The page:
Weekly Reports: The New Aegean Deportation Regime: Mass incarcerations in hotspots and forced expulsions of Migrants and Refugees

Three-Week Alarm Phone Report, March 21st 2016 – April 10th 2016

In the past three weeks, we have witnessed transformative changes of the European border regime through the implementation of the new deportation deal between the European Union and Turkey. At least partially due to the reinforced deterrence measures imposed by Turkey, Greece and the EU, sea crossings and arrivals on Greek islands have dropped in the past weeks. While our Alarm Phone shift teams were contacted 11 times by people in distress in the Aegean Sea or by relatives and contact persons, it is clear that the number of calls has markedly decreased over the past three weeks. Estimates of the UNHCR support this trend: daily arrivals in the Aegean of about 750 people per day were recorded in the first week covered by this report, while in the second and third week only 200 and 250 arrivals were noted (http://data.unhcr.org/mediterranean/download.php?id=1015). The dying continued nonetheless. On Saturday the 9th of April, at least four women and one child drowned when their boat sank between the Turkish coast and Samos. Five refugees were rescued but it is still unclear how many more went missing


Already prior to the implementation of the EU-Turkey deal, first changes could be observed in Greece with mass transportations of travellers who had arrived on the islands before the 20th of March to the Greek mainland on the one hand, and mass detention of travellers who had arrived after the 20th of March in the previously open hotspots on Lesvos and Chios, on the other hand. On the island of Chios, the hotspot Vial was turned into a prison, where travellers were detained and deprived even of their basic human rights. For further information see:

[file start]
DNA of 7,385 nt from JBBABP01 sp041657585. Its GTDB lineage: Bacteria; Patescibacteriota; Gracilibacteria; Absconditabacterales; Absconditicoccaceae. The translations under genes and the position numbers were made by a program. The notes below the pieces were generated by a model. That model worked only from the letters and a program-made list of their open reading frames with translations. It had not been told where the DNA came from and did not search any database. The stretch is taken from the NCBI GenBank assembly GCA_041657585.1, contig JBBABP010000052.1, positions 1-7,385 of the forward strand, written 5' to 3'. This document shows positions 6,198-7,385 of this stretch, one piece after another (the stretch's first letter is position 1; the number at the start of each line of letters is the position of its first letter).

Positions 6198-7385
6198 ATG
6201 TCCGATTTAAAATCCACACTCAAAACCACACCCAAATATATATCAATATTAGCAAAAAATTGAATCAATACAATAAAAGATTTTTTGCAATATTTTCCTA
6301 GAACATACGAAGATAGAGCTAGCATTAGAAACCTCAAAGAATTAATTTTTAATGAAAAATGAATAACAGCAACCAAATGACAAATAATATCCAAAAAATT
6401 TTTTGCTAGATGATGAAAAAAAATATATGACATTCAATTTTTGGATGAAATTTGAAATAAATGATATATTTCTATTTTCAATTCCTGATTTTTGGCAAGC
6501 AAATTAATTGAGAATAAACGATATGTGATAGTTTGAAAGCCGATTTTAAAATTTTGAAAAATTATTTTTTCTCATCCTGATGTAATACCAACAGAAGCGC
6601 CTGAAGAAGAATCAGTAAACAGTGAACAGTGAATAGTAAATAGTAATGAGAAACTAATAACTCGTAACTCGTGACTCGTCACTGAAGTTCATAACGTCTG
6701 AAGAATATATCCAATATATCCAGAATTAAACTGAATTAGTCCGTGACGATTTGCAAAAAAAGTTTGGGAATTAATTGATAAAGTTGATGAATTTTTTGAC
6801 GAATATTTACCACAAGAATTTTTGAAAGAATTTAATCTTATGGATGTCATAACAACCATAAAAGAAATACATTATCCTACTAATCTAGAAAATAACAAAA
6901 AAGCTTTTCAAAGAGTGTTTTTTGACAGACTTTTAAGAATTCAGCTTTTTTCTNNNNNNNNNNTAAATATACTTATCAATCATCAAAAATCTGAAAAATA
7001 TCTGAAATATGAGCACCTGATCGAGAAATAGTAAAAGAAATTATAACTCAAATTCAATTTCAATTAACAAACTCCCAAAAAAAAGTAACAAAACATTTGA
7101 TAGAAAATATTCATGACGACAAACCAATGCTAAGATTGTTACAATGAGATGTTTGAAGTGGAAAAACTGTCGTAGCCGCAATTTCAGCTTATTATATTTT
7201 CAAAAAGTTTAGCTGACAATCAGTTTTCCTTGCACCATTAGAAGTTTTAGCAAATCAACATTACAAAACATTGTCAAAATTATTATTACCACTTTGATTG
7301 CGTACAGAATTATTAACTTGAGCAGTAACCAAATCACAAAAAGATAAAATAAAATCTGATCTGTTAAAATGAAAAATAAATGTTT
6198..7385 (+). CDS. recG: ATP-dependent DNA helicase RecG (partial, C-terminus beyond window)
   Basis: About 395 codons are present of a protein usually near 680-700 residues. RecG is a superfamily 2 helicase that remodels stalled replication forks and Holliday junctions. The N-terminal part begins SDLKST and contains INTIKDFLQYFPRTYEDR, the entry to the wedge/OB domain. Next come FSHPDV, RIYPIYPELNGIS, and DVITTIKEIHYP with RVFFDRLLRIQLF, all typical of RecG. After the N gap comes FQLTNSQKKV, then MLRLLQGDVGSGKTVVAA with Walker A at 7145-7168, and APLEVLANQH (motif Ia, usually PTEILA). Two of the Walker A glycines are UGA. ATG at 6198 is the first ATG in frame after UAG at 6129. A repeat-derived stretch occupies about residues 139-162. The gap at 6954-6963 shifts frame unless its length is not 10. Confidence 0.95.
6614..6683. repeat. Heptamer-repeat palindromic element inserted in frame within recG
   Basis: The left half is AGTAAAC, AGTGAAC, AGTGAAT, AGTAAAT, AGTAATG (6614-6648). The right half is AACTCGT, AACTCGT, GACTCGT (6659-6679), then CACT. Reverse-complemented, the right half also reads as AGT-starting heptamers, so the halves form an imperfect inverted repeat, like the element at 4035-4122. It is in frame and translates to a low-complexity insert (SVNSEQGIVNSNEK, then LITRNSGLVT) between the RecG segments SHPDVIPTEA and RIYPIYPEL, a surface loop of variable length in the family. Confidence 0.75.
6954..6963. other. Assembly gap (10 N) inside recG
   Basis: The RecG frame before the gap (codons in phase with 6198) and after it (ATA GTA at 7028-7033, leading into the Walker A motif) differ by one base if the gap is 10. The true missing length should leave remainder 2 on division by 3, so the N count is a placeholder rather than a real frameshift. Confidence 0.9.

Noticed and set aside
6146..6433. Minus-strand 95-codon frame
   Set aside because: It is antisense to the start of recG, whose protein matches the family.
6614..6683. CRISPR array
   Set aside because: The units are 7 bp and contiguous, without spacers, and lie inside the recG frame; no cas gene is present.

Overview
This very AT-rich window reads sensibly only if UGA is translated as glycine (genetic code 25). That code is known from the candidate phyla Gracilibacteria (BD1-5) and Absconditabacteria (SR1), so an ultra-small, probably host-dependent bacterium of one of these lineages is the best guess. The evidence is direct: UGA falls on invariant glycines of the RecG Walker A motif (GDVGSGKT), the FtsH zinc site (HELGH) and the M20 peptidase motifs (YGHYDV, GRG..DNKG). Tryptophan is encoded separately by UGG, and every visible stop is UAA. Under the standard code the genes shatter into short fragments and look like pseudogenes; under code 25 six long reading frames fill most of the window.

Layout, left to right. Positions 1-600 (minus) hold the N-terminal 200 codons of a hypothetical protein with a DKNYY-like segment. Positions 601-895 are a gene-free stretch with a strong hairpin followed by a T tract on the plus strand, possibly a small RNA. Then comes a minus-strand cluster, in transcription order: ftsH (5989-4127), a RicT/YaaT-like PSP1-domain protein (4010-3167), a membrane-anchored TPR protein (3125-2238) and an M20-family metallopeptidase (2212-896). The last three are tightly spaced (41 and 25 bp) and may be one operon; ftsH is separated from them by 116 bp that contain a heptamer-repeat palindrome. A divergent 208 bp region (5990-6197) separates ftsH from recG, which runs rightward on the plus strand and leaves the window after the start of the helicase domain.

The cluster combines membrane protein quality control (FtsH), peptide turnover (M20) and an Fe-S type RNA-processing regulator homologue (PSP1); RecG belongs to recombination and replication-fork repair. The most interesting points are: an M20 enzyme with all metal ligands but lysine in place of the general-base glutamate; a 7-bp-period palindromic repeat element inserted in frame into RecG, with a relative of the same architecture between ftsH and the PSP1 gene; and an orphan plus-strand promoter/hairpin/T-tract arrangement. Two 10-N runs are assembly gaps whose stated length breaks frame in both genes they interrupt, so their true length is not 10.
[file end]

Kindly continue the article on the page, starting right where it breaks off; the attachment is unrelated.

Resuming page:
In light of the catastrophic conditions in these hotspots/detention centres, the UNHCR and Doctors without Borders refused to continue their work there. Both organisations have strongly denounced the violation of international human rights conventions, clear consequences of the EU-Turkey deal (see: http://www.unhcr.org/56f10d049.html and: http://www.msf.org/article/greece-msf-ends-activities-inside-lesvos-”hotspot” ).

On the 4th of April, as a major component of the EU-Turkey deal, the first round of deportations of migrants and refugees from the Greek islands was launched: 202 people, mostly from Pakistan but also from Afghanistan, Syria, Algeria, Iraq, India, Congo, Somalia, Bangladesh, the Ivory Coast and Sri Lanka, were deported to Dikili/Turkey from Lesvos (136 people) and Chios (66 people). While authorities suggested that these returns had gone ‘smoothly’, with one (face-masked) Frontex officer assigned to each deportee, the UNHCR stated that the Greek police had failed to process the asylum claims of 13 persons and had thus deported them ‘by mistake’, which would constitute a clear breach of international law